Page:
The arrow turned green. She sat. I waited.
She still sat. I tapped my horn with a quick, polite burst.
Still she sat. I honked.
She still didn’t go.
I laid on the horn as the arrow turned yellow.
Finally, just as the light turned red, she proceeded through the intersection, leaving me to wait for the next arrow.
Was it a big deal? No.
Did it bug me? Yes.
Will it happen again. Absolutely.
As the chatty driver pulled away, I found myself irritated at her, and the whole lot of those who are distracted by their phones when they are supposed to be driving. Not long ago, my EC and I were driving down the freeway, and saw a guy with his laptop somehow mounted to his steering wheel, and he was TYPING as he drove.
I have honked my horn more often in the past year than I have in the whole time I have been driving. The culprit is almost always someone texting, or dialing their cellphone.
I am not the most patient guy in the world. Sometimes, I amaze myself, and others, with the calm reserve of patient strength that I can display. Other times, I have a ridiculously sensitive hair-trigger.
Patience is one of my strengths, and one of my weaknesses. It all depends on the issue at hand. I seem to have trouble being patient with the little things – like distracted drivers – rather than the big things – like waiting on the Lord to answer a prayer.
As I thought about the driver, it dawned on me that I need to work on my short-term-irritant patience. I need to learn to not worry about the little inconveniences that interrupt what should be a smoother flow of life. And I need to learn it soon. Why?
It is going to get worse. Much worse.
Let me repeat that – it is going to get worse.
Technology – It seems that everyone uses their phones while driving, and it is only going to get worse. Check out these stats:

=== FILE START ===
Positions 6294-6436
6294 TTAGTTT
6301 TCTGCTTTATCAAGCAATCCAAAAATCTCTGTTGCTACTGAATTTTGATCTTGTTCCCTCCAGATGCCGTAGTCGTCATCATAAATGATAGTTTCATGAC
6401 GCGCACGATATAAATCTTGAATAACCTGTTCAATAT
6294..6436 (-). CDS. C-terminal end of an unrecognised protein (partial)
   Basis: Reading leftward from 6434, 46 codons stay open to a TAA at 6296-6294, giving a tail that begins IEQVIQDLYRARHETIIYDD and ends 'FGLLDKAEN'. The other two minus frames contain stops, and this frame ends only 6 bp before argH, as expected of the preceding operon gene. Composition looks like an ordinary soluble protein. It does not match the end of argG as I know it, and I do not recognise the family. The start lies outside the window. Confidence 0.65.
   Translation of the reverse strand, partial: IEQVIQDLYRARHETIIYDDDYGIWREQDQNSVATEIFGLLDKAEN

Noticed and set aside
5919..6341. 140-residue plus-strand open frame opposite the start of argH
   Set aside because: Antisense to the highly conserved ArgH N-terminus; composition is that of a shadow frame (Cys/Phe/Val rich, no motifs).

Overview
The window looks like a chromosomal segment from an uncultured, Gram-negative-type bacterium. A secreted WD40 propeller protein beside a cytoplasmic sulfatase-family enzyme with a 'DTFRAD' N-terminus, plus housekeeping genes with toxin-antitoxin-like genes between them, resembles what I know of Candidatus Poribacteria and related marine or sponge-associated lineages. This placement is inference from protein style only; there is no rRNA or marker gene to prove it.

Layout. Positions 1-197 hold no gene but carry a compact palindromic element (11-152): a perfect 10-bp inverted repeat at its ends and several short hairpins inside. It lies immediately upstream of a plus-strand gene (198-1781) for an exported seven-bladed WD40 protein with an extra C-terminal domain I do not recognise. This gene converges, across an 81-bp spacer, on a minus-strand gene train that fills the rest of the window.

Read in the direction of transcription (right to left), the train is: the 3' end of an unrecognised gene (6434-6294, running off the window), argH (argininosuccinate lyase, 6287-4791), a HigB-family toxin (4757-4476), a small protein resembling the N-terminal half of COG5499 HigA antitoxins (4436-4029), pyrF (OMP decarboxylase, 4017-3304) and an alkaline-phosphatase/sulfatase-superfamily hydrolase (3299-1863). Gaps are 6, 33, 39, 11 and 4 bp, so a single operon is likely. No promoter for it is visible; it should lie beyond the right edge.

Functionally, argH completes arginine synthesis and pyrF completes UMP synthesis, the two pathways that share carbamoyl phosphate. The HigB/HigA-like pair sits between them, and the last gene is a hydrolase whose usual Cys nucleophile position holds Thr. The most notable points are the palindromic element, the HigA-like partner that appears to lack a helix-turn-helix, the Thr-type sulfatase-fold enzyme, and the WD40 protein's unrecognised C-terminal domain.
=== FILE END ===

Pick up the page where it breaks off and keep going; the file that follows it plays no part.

At any given daylight moment across America, approximately 660,000 drivers are using cell phones or manipulating electronic devices while driving, a number that has held steady since 2010. (Link)
A quarter of teens respond to a text message once or more every time they drive. 20 percent of teens and 10 percent of parents admit that they have extended, multi-message text conversations while driving. (link) (And I figure 50% that say they don’t use their phones while driving are lying about it.)
It looks like I will need to just be more patient with others on the road – especially really stupid people on the road.
And the road isn’t the only place that will require that I work on my patience.
You know that sweet elderly lady with 48 coupons in line ahead of you in the express lane at the supermarket? That could be you in a few years. (Or could be now!)
That old man who is walking at .01 mph on the sidewalk in front of you? That could very well be me in a few years time.
I am at the tail end of the Baby Boom, and there are a LOT of us. Right now there are 35 million people over 65 years old in the US. By 2030, it will DOUBLE. That’s a lot of old people – and I plan on being one of them. (link) So, that old guy blocking the aisle and staring into space at Walmart? That could very well be me – so cut me some slack.